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Movies to See Right Now

Victor Buono in THE STRANGLER

Victor Buono in THE STRANGLER

This week, most of your movie best bets are on TV and video.

In theaters, I liked Ethan Hawke’s gentle documentary Seymour: An Introduction. If you’re looking for a scare, try the inventive and non-gory horror gem It Follows.

Don’t bother with Clouds of Sils Maria – it’s a muddled mess.

Insurgent, from the Divergent franchise is what it is – young adult sci-fi with some cool f/x. The romance 5 to 7 did NOT work for me, but I know smart women who enjoyed it. I found Kumiko, the Treasure Hunter to be droll but tiresome. The biting Hollywood satire of Maps to the Stars wasn’t worth the disturbing story of a cursed family. I also didn’t like the Western Slow West, now out on video.

Documentarian Alex Gibney has TWO excellent films playing now on HBO:

  • Going Clear: The Prison of Belief, a devastating expose of Scientology is playing on HBO; and
  • Sinatra: All or Nothing at All, an especially well-researched and revelatory biopic of Frank Sinatra.

My DVD/Stream of the Week is the hilarious Living in Oblivion, with Steve Buscemi and Peter Dinklage. It’s available on DVD from Netflix and streaming from Amazon Instant, iTunes, Vudu, YouTube and Xbox Video.

Don’t miss the 1964 serial killer movie The Strangler, playing on Turner Classic Movies on April 19. It’s the masterpiece of director Burt Topper, who specialized in low-budget exploitation movies. First, we see that lonely lab tech Otto Kroll (Victor Buono in an especially brilliant and eccentric performance) is twisted enough to murder random women and return to his lair and fondle his doll collection. Then we learn his motivation – he dutifully visits his hateful mother (Ellen Corby – later to play Grandma Walton) in her nursing room; she heaps abuse on him in every interaction. Pretty soon, even the audience wants to kill Mrs. Kroll, but Otto sneaks around taking out his hatred for his mom by strangling other women. Because Otto is outwardly genial to a fault, it takes a loooong time to fall under the suspicion of the cops. The character of Otto and Buono’s performance elevate The Strangler above its budget and launches it into the top rank of serial killer movies. (THE STRANGLER IS NOT AVAILABLE FOR RENT FROM NETFLIX OR STREAMING SERVICES. You can buy the DVD from Amazon or find a VHS tape on eBay.)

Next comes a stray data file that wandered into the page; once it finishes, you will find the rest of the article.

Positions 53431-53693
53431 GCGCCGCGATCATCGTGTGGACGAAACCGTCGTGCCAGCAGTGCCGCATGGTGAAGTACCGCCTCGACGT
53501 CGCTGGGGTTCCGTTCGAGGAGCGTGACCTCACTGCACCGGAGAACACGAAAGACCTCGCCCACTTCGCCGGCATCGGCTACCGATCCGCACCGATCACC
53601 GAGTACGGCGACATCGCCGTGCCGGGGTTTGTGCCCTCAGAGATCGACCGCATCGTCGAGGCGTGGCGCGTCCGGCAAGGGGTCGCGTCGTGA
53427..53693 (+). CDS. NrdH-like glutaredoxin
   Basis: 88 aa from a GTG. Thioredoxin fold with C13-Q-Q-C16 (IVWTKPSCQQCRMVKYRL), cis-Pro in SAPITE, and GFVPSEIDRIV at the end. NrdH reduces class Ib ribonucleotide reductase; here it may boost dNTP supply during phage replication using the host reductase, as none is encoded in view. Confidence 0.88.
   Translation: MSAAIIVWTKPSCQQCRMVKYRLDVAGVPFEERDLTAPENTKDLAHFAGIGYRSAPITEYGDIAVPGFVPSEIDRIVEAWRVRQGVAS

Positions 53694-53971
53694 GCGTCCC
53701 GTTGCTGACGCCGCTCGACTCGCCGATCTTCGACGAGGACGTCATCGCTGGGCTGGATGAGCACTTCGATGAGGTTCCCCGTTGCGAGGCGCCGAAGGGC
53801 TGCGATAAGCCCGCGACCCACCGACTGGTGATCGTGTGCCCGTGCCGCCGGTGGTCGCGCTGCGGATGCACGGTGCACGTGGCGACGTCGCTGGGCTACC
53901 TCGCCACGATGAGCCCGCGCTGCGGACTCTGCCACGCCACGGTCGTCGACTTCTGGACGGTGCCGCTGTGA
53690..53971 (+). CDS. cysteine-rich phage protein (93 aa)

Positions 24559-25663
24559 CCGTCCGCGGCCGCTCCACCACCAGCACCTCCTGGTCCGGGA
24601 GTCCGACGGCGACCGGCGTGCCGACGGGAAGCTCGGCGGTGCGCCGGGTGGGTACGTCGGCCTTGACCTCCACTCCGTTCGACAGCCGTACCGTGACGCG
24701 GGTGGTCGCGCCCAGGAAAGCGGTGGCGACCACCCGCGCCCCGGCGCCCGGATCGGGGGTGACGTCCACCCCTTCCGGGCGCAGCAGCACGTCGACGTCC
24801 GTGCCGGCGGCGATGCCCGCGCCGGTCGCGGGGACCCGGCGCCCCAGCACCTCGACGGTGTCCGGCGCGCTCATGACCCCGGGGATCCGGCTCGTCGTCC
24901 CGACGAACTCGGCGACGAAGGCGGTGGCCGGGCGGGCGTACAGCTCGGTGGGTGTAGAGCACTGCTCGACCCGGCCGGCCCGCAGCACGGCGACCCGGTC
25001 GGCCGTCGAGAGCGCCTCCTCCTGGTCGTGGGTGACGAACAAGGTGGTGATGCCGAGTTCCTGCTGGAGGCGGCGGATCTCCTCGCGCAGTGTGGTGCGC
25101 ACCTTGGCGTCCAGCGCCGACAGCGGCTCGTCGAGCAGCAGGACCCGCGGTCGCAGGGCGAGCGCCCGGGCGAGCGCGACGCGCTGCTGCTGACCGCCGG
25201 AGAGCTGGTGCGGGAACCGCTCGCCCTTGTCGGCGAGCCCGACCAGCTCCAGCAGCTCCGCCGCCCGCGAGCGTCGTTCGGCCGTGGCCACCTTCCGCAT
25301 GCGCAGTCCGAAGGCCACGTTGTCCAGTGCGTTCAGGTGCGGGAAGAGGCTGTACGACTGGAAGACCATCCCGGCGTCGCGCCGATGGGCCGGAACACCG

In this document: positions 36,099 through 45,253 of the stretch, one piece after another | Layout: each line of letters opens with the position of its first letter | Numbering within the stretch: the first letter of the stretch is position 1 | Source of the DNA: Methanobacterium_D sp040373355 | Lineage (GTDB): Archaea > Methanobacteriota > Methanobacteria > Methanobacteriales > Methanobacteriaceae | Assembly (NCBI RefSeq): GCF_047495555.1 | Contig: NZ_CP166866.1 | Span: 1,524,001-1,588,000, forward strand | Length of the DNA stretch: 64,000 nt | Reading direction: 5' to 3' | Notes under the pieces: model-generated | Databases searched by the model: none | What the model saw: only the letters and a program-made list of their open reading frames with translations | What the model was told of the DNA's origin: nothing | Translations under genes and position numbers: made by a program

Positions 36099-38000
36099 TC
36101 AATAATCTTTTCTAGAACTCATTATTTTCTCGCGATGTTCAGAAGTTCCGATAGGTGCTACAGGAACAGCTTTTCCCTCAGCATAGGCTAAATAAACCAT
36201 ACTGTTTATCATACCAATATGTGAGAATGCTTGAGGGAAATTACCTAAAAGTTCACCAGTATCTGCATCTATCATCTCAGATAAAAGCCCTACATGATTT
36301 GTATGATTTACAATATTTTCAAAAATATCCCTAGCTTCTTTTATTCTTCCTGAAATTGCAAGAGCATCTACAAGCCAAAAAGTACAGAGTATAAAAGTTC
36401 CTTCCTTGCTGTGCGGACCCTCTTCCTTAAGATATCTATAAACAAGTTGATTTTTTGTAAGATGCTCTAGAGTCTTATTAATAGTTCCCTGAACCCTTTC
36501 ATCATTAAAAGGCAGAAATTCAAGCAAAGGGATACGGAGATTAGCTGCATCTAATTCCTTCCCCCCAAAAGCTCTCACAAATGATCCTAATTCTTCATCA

TCM will also show Murder, My Sweet (April 20), the 1944 film in which Dick Powell was able to escape his typecasting as boyish crooner in big musicals and immerse himself in a new career in grimy film noir. Powell proves himself right with the studio bosses, and Murder, My Sweet was just his first success in film noir. Powell, an actor from Hollywood’s Golden Age who would translate very well in today’s cinema, is very watchable as Raymond Chandler’s Philip Marlowe, an LA private dick who is hired by three clients, each seemingly more dangerous than the last. As Marlowe follows the mystery, he is knocked out multiple times, taken hostage, drugged and temporarily blinded. Oh, and Claire Trevor tries to seduce him. Pretty good stuff.

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CLOUDS OF SILS MARIA: a muddled mess

CLOUDS OF SILS MARIA

CLOUDS OF SILS MARIA

Man, what a disappointment! Somehow the Clouds of Sils Maria lets us lose interest in the ever-radiant Juliette Binoche and wastes a performance by Kristen Stewart that made her the first American actress to win a César (the French Oscar). But it’s just a muddled mess.

Binoche plays a Margot Channing-aged actress, and Stewart plays her personal assistant. The star is about to take the older woman role in a play that launched her career (in a younger role to be played by the star of a Hollywood comic book movie). As the movie begins, the play’s author dies and the Binoche character must deal with the loss of her mentor. She’s also going through a difficult divorce and fending off the advances of a onetime co-star, and generally being pretty difficult amid her midlife crisis. None of this interesting and some of the story is confusing to boot.

The only time that Clouds of Sils Maria perks up is when Chloë Grace Moretz shows up as the younger actress, a train wreck who is the epitome of paparazzi-bait . (Kudos to Kristen Stewart – the Moretz role is close enough to Stewart’s real life to demonstrate that Stewart doesn’t take herself too seriously.) It’s a funny role and Moretz nails it.

Oddly, Clouds of Sils Maria is almost entirely in English (for Kristen Stewart?), and Binoche just isn’t as enthralling as she usually is. It’s also odd that a French celebrity would hire a non-French speaking personal assistant for travel in French-speaking country – what’s up with this?

I blame director Olivier Assayas. I really liked Assayas’ miniseries Carlos , but he now has engineered three clunker features in a row (Summer Hours, Something in the Air and Clouds of Sils Maria)., so I’ll have to persuaded to see his next project.